" `Timber harvesting operations in this state must be conducted in accordance with the provisions of the Forest Practice Act. The [FPA] was intended to create and maintain a comprehensive system for regulating timber harvesting in order to achieve two goals: (1) to ensure that "[w]here feasible, the productivity of timberlands is restored, enhanced, and maintained"; and (2) to ensure that "[t]he goal of maximum sustained production of high-quality timber products is achieved while giving consideration to values relating to recreation, watershed, wildlife, range and forage, fisheries, . . . and aesthetic enjoyment." (. . . § 4513.) . . .' [Citation.] [¶] The [FPA] requires timber owners or operators on private land to submit a timber harvest plan specific to the site and planned logging activity to CDF for approval before harvesting. . . . [¶] CDF's approval of timber operations is generally subject to CEQA, but under section 21080.5, the [FPA's] regulatory scheme has been certified for exemption from CEQA's requirements for preparation of an environmental impact report (EIR) before approval of a project. [Citation.] `Under the terms of section 21080.5, subdivision (c), that certification expressly exempts the timber harvesting plan process from the provisions of chapters 3 and 4 and section 21167 of CEQA. (§ 21080.5, subd. (c).) Chapters 3 and 4 deal, in large part, with the various requirements of an EIR at both the state level (chapter 3) and the local level (chapter 4). Section 21167 sets forth the time within which an action challenging a public agency's decision under the provisions of CEQA must be filed.' [Citation.]" (Ebbetts Pass Forest Watch v. California Dept. of Forestry & Fire Protection (2008) 43 Cal.4th 936, 942-943 (Ebbetts Pass).)

Division Five of the First Appellate District explained the relationship between the requirements of the FPA and CEQA in Friends of the Old Trees v. Department of Forestry & Fire Protection (1997) 52 Cal.App.4th 1383, 1388, as follows: "Under the [FPA] and its implementing regulations, hereafter Forestry Rules ([rule] 895 et seq.), . . . logging . . . . [is] subject to the Department's approval of a site specific THP. [Citations.] The THP preparation and approval process is the functional equivalent of the preparation of an environmental impact report (EIR) contemplated by [CEQA]. [Citation.]" "[W]ith the exception of certain specific provisions of CEQA relating to the `procedural elements' of the EIR process, `CEQA and its substantive criteria for the evaluation of a proposed project's environmental impact apply to the timber harvesting industry, and are deemed part of the [FPA] and the Forestry Rules.' [Citations.] The Supreme Court has . . . reiterated that timber harvesting is not exempt from adhering to the broad policy goals of CEQA. To the contrary, the court held `that in approving timber harvesting plans, the [administrative body] must conform not only to the detailed and exhaustive provisions of the [FPA], but also to those provisions of CEQA from which it has not been specifically exempted by the Legislature.' [Citation.] [¶] Significantly, the [FPA] and the Forestry Rules establish a statutory and regulatory framework that, construed together with CEQA, confers on the Department the obligation to see that cumulative impacts and alternatives to the project, as well as other specified environmental information, be taken into consideration in evaluating THP's." (Id. at p. 1393.) Moreover, "CDF has not only the authority but also the duty to approve, disapprove, and impose mitigation measures on timber harvest plans . . . ." (Ebbetts Pass, supra, 43 Cal.4th at p. 957.)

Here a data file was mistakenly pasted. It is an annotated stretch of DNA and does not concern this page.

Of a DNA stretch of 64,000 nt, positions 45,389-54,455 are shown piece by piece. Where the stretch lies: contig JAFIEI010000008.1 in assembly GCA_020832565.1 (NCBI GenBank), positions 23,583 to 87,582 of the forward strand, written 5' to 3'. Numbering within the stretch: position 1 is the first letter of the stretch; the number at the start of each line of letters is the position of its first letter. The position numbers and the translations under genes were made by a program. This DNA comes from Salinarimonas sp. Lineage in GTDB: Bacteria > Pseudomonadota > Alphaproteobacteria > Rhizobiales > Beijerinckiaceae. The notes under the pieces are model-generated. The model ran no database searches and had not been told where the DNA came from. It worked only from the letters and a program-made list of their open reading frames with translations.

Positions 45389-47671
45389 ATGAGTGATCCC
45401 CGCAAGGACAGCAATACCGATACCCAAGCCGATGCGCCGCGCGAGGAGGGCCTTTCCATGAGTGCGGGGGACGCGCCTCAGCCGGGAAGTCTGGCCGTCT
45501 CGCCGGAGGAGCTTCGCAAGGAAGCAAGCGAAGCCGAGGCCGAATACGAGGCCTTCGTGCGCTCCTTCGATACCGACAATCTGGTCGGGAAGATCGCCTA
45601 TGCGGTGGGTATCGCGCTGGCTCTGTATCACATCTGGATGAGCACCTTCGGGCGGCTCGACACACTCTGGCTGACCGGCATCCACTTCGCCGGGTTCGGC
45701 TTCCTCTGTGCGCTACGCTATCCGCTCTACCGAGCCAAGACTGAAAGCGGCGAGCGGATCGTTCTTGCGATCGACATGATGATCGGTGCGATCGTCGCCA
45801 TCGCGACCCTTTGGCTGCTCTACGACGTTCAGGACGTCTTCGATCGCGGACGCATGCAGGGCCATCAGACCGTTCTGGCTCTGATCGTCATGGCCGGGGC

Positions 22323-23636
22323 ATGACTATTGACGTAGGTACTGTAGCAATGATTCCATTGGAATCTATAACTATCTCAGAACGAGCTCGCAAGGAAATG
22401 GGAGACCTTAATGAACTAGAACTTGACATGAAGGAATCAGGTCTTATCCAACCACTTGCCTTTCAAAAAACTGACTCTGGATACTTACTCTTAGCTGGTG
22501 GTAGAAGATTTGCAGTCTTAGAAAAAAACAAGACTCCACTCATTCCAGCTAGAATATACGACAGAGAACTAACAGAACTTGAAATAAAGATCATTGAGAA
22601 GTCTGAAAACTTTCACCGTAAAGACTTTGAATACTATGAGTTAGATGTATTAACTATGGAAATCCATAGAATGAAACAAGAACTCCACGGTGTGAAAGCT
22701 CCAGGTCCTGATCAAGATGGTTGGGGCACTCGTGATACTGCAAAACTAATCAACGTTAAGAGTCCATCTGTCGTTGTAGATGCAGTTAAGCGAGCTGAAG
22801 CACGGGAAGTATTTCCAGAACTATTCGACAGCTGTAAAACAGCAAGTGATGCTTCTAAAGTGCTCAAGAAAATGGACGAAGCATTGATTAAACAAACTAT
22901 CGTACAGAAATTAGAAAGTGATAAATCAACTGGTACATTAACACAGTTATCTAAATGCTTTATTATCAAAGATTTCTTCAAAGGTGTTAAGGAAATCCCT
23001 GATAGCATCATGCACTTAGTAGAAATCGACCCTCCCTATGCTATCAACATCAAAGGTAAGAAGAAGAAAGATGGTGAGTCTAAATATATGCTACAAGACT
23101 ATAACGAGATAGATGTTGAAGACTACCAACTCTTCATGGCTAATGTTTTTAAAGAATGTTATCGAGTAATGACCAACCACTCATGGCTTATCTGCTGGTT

As explained in Environmental Protection Information Center, Inc. v. Johnson (1985) 170 Cal.App.3d 604, 609-610, a THP "is an informational document designed to serve as an `abbreviated' environmental impact report, setting forth proposed measures to mitigate the logging operation's potential adverse impact on the environment. CDF and public review of the THP prior to approval is intended to ensure that the adverse environmental effects are substantially lessened, particularly by the exploration of feasible less damaging alternatives to the proposed harvesting project. [¶] . . . [¶] Section 21080.5 [a part of CEQA], provides that the Secretary of the Resources Agency may certify a regulatory program of a state agency as exempt from the requirement of EIR preparation, if the program requires that a project be preceded by the preparation of a written project plan containing sufficient environmental impact information. To be certifiable, the agency's regulatory program must be governed by rules and regulations (1) which require that no project shall be approved if there are feasible alternatives or mitigation measures available which would substantially lessen any adverse impact on the environment (§ 21080.5, subd. (d)(2)(i)) . . . ."

C. Destruction of Mitigation Measure